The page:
Prof. Micha Sharir was born in Tel-Aviv in 1950. As a high-school student he won first prizes in the Mathematics Youth Olympiad of the Weizmann Institute and in the Technion's Grossman Contest in Mathematics. He served in the Intelligence Corps where he was part of a research team that won the Israel Defense Prize. During his military service he completed his M.Sc. and PhD (1976) in Pure Mathematics at Tel-Aviv University.
He switched to computer science during his postdoctoral studies at New-York University, and then joined, in 1980, the staff of the Department of Computer Science at Tel-Aviv University as senior lecturer, and in 1985 he was appointed full professor. In the early 1980s, together with Prof. Jacob Schwartz who was his supervisor in New York, he laid the foundations for a new research field – Algorithmic Motion Planning in Robotics. The theory was introduced in a series of articles about the "Piano Movers". He served as deputy director of the Robotics Lab in New York for four years. In parallel, he started to study Computational Geometry – a field that was then in its infancy. Over the years he became one of the leading scientists in the field. His studies have yielded basic results and many breakthroughs that have shaped the field, contributed to many of its applications, and promoted knowledge of it.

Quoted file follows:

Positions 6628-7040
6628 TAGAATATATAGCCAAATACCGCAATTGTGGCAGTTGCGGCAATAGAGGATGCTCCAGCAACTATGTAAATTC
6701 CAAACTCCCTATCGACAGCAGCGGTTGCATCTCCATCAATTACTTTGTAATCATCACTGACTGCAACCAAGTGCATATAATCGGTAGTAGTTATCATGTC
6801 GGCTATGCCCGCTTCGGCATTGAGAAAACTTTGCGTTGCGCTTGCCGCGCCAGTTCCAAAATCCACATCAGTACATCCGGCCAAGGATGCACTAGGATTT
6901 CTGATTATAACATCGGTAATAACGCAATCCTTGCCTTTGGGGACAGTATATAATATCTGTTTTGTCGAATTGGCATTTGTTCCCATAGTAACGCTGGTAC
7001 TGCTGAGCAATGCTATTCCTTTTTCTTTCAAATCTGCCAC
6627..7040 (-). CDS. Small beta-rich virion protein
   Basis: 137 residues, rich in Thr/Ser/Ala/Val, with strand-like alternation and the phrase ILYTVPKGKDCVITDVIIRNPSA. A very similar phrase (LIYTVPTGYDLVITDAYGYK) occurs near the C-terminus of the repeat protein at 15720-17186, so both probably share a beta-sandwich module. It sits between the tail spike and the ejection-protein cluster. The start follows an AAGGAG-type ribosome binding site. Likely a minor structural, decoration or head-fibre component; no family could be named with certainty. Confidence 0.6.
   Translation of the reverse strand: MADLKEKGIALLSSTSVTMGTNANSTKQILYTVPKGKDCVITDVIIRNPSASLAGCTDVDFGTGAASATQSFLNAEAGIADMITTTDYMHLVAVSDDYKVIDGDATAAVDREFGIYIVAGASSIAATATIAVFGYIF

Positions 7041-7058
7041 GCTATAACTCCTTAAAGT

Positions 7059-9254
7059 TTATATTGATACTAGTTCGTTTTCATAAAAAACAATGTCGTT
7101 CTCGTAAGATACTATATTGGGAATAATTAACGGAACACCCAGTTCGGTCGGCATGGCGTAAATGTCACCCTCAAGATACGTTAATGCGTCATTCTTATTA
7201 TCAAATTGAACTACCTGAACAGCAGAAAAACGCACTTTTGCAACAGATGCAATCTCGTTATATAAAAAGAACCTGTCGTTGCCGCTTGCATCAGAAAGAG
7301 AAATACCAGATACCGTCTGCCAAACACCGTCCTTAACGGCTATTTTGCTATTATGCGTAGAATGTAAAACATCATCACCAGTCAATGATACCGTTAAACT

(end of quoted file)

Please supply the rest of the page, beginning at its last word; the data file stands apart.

He is the incumbent of the Isaias and Alicia Nizri Chair in Computational Geometry and Robotics, and served as Head of the Department of Computer Science (twice) and as Head of the School of Mathematical Sciences. Over the years he has published ca. 275 articles in scientific journals, and in 1995 he published a book summarizing his research. He has supervised almost 20 PhD students and a similar number of M.Sc. students. Most of his former students now hold academic posts, both in Israel and abroad.
His studies won him many prizes, including the Max Planck Research Award (1992), and an honorary doctorate from Utrecht University (1996). In 1997 he was elected as Fellow of the Association for Computing Machinery (ACM) and received the Feher Prize in Computer Science (1999) and the Landau Prize for Science and Research (2002).